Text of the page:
The Thana area, with Dhaka University at its centre, has seen the debut of some of the major political movements in the nation's history, including the All India Muslim Education Conference in 1905, the Bengali Language Movement in 1952 and the Six point movement in 1966. It was here, on March 7, 1971, that Sheikh Mujibur Rahman delivered a historic speech calling for the independence of Bangladesh from Pakistan, and here too, later that year, that the Pakistani Army surrendered in the Liberation War of Bangladesh. The area has since become a staging ground for protests by students and other groups. (more...)

Bangladesh News


  • Apr 5: Nobel laureate Muhammad Yunus loses his final appeal in the Supreme Court of Bangladesh against his dismissal from his own Grameen micro-finance bank; the bank thought him too old for the job. (BBC)

Archive of old items

Where in Bangladesh...


Mahasthangarh is the earliest urban archaeological site so far discovered in Bangladesh. The site contains the remains of an ancient city which was called Pundranagara or Paundravardhanapura in the territory of Pundravardhana. A limestone slab bearing six lines in Prakrit in Brahmi script, discovered in 1931, dates Mahasthangarh to at least the 3rd century BC. Do you know where in Bangladesh is Mahasthangarh?
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The village Mahasthan is located in Shibganj thana of Bogra District under Rajshahi Division, in the North-easter region of the country.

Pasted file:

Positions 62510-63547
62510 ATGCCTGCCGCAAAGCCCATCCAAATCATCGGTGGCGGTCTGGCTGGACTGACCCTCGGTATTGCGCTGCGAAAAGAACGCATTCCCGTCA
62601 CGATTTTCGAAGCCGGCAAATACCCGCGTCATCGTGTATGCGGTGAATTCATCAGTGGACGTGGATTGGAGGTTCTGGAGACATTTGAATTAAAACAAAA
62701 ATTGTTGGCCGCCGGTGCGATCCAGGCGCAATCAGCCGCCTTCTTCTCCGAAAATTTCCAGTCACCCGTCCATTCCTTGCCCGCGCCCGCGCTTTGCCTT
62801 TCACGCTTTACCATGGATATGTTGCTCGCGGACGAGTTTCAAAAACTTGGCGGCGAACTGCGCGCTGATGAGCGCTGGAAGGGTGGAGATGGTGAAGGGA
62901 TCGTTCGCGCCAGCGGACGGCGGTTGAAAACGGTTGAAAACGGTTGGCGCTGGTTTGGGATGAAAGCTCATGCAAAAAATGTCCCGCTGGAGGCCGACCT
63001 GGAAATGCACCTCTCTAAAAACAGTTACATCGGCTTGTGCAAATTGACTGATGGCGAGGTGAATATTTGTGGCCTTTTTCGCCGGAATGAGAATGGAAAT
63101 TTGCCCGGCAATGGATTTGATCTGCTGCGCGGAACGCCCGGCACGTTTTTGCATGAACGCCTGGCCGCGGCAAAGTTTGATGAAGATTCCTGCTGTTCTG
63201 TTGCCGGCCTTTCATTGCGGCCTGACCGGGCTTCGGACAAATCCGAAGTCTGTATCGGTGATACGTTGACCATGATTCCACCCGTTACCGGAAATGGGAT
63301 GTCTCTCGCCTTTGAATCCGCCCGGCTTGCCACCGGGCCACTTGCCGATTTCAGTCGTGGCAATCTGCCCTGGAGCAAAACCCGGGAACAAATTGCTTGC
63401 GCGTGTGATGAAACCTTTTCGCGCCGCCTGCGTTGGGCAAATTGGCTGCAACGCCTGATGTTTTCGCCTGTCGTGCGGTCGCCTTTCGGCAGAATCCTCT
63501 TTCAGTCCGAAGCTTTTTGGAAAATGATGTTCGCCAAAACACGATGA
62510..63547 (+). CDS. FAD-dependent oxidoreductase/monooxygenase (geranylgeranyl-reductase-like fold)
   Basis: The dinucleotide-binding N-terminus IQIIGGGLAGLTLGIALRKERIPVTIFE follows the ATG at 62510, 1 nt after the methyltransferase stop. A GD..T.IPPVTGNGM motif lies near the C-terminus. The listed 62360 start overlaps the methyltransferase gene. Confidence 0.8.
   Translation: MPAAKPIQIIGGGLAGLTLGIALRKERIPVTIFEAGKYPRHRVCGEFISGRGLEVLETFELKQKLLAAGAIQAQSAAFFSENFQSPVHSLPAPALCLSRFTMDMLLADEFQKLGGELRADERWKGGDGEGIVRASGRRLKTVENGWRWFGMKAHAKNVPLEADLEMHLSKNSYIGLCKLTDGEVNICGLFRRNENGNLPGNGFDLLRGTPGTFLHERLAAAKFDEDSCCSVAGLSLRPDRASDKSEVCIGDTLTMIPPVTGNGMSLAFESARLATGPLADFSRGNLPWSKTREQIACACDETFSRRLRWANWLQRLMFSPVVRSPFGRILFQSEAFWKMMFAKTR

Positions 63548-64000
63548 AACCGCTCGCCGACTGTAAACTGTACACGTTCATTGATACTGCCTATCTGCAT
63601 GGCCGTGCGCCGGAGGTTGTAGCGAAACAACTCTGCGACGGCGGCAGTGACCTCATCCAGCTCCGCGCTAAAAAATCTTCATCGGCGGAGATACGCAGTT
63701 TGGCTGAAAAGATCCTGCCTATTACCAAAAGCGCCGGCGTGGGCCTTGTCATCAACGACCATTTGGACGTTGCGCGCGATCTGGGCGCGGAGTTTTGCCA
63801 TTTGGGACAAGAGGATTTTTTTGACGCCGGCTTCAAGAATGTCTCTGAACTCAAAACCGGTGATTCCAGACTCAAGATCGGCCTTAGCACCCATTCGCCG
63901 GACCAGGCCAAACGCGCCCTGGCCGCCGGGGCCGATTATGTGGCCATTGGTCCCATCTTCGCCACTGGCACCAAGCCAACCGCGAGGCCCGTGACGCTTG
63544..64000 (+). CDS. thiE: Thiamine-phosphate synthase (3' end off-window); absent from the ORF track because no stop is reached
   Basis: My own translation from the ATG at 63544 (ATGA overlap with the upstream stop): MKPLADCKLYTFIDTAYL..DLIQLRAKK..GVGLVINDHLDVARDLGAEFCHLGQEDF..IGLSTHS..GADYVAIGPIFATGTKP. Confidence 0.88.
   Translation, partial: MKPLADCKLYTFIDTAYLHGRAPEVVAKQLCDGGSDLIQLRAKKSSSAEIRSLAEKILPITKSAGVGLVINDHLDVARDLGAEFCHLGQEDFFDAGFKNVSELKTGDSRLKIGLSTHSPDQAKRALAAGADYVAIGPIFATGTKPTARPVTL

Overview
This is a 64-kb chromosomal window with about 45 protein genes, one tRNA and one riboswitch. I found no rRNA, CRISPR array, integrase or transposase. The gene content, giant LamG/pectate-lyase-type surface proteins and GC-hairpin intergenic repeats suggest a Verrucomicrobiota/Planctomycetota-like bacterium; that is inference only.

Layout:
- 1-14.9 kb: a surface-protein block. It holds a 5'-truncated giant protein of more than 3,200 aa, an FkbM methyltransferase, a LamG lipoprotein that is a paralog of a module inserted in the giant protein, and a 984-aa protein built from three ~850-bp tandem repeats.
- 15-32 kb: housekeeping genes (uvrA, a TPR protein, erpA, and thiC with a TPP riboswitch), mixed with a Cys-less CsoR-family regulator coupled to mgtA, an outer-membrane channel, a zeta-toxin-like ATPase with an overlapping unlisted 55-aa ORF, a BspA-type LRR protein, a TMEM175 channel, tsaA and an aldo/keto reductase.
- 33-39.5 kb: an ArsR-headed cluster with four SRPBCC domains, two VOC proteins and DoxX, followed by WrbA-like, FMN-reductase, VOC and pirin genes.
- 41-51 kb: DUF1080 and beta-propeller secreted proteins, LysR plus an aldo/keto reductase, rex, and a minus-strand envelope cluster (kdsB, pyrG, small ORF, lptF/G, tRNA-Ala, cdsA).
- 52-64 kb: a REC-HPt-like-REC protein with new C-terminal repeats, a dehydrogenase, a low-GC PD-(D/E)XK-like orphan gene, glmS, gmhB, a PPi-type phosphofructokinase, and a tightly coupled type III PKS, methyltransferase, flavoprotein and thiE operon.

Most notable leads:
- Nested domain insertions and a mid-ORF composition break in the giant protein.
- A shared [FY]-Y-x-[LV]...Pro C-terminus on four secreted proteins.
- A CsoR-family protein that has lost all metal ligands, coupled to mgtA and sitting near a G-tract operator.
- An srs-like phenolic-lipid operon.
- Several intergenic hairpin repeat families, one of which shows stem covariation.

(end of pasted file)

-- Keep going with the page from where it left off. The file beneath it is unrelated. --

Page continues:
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Ahsan Manzil, the official residential palace and seat of the Dhaka Nawab Family, situated on the banks of the Buriganga River. The palace is now a museum.
Photo credit: Adnandx
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Ship breaking in progress at Sitakunda

Selected biography


Bagha Jatin

Bagha Jatin (Bengali: বাঘা যতীন), born Jatindranath Mukherjee (Jotindrônath Mukhopaddhæe) was a Bengali Indian revolutionary philosopher against British rule. Jatin was born on 7 December 1879 in Kayagram, a village in the Kushtia subdivision of Nadia district in present day Bangladesh. Jatin spent his early life at in his ancestral home at Jhenaidah and in his maternal home at Kushtia. He moved to Calcutta after passing the Entrance examination. Several sources mention Jatin as being among the founders of the Anushilan Samiti in 1900. The Samiti activities subsequently spread to many of the districts of Bengal flourished particularly at Kushtia, where Jatindra Nath was the leader. In 1906 Jatin servived an attack by a Bengal Tiger and managed to kill the tiger with only a dagger. This act of heroism made him famous.

A few years later Jatin became the principal leader of the Yugantar party that was the central association of revolutionaries in Bengal. Having personally met the German Crown-Prince in Calcutta shortly before the World War I, he had obtained the promise of arms and ammunition from Germany; as such, he was responsible for the planned German Plot during World War I. Another of his original contributions was the indoctrination of the Indian soldiers in various regiments in favour of an insurrection. Bagha Jatin was injured by police bullets near Chashakhand in Balasore. He died in Balasore hospital on 10 September 1915. (more)